INTERVIEWER

The notion of ‘homeland’ is something that Australia always seems to be struggling with, and perhaps is currently struggling with it more than ever.  As a poet, and a cultural provocateur in general, what do you hope to bring to the debate?

MUSA

I hope to bring two things that might seem contradictory. One, I am trying to tell my personal story as a guy with a complex, hybrid identity* and a Muslim background, and tell it well. I want to show that my story and voice is just as important in Australian cultural life as anyone else’s. I feel like this is a vital thing to do in the public arena, where the narrative can easily turn poisonous or reductive when dealing with people of minority backgrounds.

Secondly, however, I want to explore as many different styles and ideas as possible in my writing, to show that a person of my background can/should have the freedom to write whatever the fuck they want and not be restricted to writing only about ‘ethnic’ issues (whatever they are). I bristle at the thought that I should only write on particular topics, just because of my name/ethnicity. In fact, just to prove this point, I’m going to go off and write a suite of sonnets about the mating habits of meerkats.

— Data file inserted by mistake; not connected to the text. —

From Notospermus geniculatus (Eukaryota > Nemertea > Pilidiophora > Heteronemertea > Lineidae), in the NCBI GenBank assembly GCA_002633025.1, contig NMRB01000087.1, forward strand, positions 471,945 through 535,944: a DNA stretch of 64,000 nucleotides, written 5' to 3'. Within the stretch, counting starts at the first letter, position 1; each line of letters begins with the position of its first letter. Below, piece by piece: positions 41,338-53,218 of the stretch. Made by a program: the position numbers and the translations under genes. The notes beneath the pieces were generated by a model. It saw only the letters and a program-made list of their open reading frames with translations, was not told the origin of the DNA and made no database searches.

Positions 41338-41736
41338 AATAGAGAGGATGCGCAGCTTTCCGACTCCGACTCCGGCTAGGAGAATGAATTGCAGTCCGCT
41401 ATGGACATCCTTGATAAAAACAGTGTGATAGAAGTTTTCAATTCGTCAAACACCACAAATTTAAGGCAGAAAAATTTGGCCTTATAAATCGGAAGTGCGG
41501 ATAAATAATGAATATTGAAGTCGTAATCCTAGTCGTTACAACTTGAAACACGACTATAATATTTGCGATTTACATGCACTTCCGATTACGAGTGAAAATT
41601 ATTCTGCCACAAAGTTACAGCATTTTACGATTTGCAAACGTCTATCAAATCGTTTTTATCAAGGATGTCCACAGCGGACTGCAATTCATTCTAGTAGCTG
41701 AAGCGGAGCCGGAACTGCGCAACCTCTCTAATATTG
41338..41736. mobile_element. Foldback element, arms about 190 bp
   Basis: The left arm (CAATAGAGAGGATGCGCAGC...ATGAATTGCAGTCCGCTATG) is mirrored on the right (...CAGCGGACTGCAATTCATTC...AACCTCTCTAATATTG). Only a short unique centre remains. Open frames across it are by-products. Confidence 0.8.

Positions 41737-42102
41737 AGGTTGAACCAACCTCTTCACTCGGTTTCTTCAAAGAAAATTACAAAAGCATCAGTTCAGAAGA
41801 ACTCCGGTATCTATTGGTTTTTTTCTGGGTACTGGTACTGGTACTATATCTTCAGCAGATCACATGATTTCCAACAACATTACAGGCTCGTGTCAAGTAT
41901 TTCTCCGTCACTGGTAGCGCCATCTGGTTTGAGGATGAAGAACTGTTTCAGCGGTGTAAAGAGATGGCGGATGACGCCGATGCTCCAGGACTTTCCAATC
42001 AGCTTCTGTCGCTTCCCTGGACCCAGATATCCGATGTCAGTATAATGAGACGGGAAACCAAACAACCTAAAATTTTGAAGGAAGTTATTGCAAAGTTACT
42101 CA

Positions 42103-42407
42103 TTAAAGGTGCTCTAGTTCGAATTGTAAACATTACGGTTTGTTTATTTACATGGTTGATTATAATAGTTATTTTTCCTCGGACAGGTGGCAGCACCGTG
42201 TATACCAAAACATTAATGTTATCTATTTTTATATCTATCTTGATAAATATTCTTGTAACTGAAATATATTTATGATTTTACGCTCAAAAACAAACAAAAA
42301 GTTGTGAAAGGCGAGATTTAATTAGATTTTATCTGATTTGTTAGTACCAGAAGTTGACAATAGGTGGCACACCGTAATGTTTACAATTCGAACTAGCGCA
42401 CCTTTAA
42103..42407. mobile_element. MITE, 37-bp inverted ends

*The more I use terms like this, the more I think they are a bit pointless. After all, no matter what a person’s background is, in this modern world don’t we all have a complex, hybrid identity?

INTERVIEWER

I want to ask you more about that mission to ‘explore as many different styles and ideas as possible’ in your writing. As well as your performance background, and now Parang, you’re also working novel and a stage-play?  What’s the commonality between all these forms?